Blinken and Austin will meet with their Japanese counterparts, Foreign Minister Toshimitsu Motegi and Defense Minister Nobuo Kishi, on Tuesday before moving on to South Korea. Austin then plans a stop in India, while Blinken will meet with China’s foreign minister, Wang Yi, and its top diplomat, Yang Jiechi, in Anchorage.
Combined, the visits are meant to set an early tone for the Biden administration for its dealings in the Pacific, as the president seeks to reorient the United States away from 20 years of war with radical Islamist groups in Afghanistan, Iraq and beyond. Already, that is proving difficult, with senior Afghan and U.S. military officials warning that a full troop withdrawal from Afghanistan this spring, as previously planned under the Trump administration, could lead to a disintegration of security and an al-Qaeda resurgence.
Blinken and Austin said in a joint opinion piece published by The Washington Post on Sunday evening that they are “now making a big push to revitalize our ties with friends and partners.” They described Japan and South Korea as close friends with the United States who support democratic values and “strategize together on how to confront shared threats such as North Korea’s nuclear weapons and ballistic missile programs.” Both have a history of conflict with China.
The op-ed also raised concerns about China’s behavior.
“As countries in the region and beyond know, China in particular is all too willing to use coercion to get its way. Here again, we see how working with our allies is critical,” Blinken and Austin wrote. “Our combined power makes us stronger when we must push back against China’s aggression and threats.”
They added: “Together, we will hold China accountable when it abuses human rights in Xinjiang and Tibet, systematically erodes autonomy in Hong Kong, undercuts democracy in Taiwan or asserts maritime claims in the South China Sea that violate international law. If we don’t act decisively and lead, Beijing will.”
Austin did not take questions from media traveling with him on Sunday or on Monday as he arrived in Tokyo.
“Our goal is to make sure we have the capabilities and the operational plans and concepts to offer credible deterrence to China or anybody else who would want to take on the U.S.,” Austin said in brief comments on Saturday.
The travel, carried out with numerous coronavirus tests along the way, comes after the top U.S. commander in the Pacific, Adm. Phil Davidson, warned last week that China could try to take control of Taiwan within six years. Such a move would plunge the region into crisis.
“I’m worried that they’re accelerating their ambitions to be — to supplant the United States and our leadership role in the rules-based international order, which they’ve long said that they want to do that by 2050,” Davidson said. “I’m worried about them moving that target closer.”
Davidson said he thinks “the threat is manifest during this decade, in fact in the next six years.”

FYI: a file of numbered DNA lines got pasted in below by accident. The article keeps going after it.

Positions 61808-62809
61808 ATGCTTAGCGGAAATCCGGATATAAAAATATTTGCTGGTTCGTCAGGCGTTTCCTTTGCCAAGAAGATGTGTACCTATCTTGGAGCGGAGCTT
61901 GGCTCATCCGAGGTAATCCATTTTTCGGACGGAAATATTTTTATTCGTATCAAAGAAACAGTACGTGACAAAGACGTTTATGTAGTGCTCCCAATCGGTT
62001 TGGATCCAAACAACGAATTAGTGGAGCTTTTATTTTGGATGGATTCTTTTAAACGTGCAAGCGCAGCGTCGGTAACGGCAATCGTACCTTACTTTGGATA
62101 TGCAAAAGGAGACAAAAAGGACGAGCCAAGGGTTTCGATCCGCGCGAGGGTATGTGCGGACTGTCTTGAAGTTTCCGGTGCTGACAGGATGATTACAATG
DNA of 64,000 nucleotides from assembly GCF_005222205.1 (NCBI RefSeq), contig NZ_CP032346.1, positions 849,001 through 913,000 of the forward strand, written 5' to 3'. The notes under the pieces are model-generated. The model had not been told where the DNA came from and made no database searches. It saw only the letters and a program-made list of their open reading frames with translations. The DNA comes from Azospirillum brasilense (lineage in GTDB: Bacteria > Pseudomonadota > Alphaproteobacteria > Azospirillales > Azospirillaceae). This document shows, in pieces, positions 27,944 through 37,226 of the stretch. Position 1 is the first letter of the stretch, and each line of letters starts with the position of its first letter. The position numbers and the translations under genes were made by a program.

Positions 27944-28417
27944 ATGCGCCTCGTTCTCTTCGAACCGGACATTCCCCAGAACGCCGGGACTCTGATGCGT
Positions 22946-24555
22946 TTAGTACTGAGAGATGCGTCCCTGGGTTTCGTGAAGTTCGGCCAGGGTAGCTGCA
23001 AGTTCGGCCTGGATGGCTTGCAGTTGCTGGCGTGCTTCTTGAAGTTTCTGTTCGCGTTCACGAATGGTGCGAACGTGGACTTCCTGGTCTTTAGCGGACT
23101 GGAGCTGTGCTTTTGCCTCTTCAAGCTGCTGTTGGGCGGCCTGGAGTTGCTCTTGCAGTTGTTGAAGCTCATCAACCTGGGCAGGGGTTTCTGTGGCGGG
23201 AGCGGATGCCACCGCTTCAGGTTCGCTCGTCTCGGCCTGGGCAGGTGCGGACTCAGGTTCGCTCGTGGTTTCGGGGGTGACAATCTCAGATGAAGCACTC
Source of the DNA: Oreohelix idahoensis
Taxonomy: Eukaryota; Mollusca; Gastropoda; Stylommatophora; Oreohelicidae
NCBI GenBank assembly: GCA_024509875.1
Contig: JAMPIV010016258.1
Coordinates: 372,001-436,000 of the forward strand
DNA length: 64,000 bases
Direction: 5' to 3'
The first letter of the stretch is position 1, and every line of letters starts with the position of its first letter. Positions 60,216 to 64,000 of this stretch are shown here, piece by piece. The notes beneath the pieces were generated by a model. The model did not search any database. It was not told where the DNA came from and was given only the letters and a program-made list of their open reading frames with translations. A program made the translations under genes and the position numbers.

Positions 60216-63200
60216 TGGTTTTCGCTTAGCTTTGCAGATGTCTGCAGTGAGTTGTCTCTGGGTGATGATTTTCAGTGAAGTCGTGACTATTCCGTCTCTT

Official U.S. policy is that the United States acknowledges that China claims Taiwan as part of its country under the “One China” policy. But the United States remains one of Taiwan’s strongest allies, has supplied it with billions of dollars of weapons to defend itself and has said its commitment to Taiwan is “rock-solid.”
On his way to Tokyo, Austin and his staff stopped overnight in Hawaii on Saturday, and Austin had dinner with Davidson before taking in a classified briefing at the admiral’s headquarters on Oahu on Sunday.
Davidson did not speak to the media, but other senior defense officials highlighted actions by China that have given them pause, even as it remains unclear what Beijing plans to do.
David Helvey, an acting assistant defense secretary focused on Pacific affairs, said that preparing for “Taiwan contingencies” has been a part of the focus of China’s military modernization for some time. “As their capabilities are increasing, obviously we are paying very careful attention to the military balance in the Taiwan Strait,” Helvey said.
One senior defense official, who like some others spoke on the condition of anonymity because of the sensitivity of the issue, said: “First off, I will admit that we don’t know China’s plans. And anyone who says they do is probably being a little disingenuous.”
But the official said that China’s actions, including rapidly building up its navy and declaring 2027 as a new milestone date for Chinese military readiness, could point to challenges sooner than later. The United States runs the “risk of falling into a misdirection” if it doesn’t take China’s buildup seriously and pays attention only to Beijing’s messaging, the official said.
A second senior defense official said that China also has regularly launched fighter jets near Taiwan, prompting Taiwan to scramble planes to respond. Doing so frequently, the official said, looks like an effort to burn out Taiwan’s air force.
But the officials acknowledged there also is risk in responding with too much American might.
“Militarily, we know that if we do too much and push too hard, China will use that optic and they’ll do more against Taiwan,” the second senior official said. “It’s a complex problem.”
In Japan, considered Washington’s “cornerstone” treaty ally in the region, about 50,000 U.S. troops are spread out on several bases, including Yokota Air Base, where U.S. officials landed Monday.
Questions about China’s intentions focus in part on the Senkaku Islands, a chain that is administered by Japan but claimed by China, which calls them Diaoyu.
A third senior defense official said there is “increased Chinese presence, both in terms of their military presence and coast guard presence” around the islands.
“That’s an important part of the conversation because we have treaty commitments with Japan,” the official said.
Correction: A previous version of this story gave an incorrect name for Japan’s defense secretary.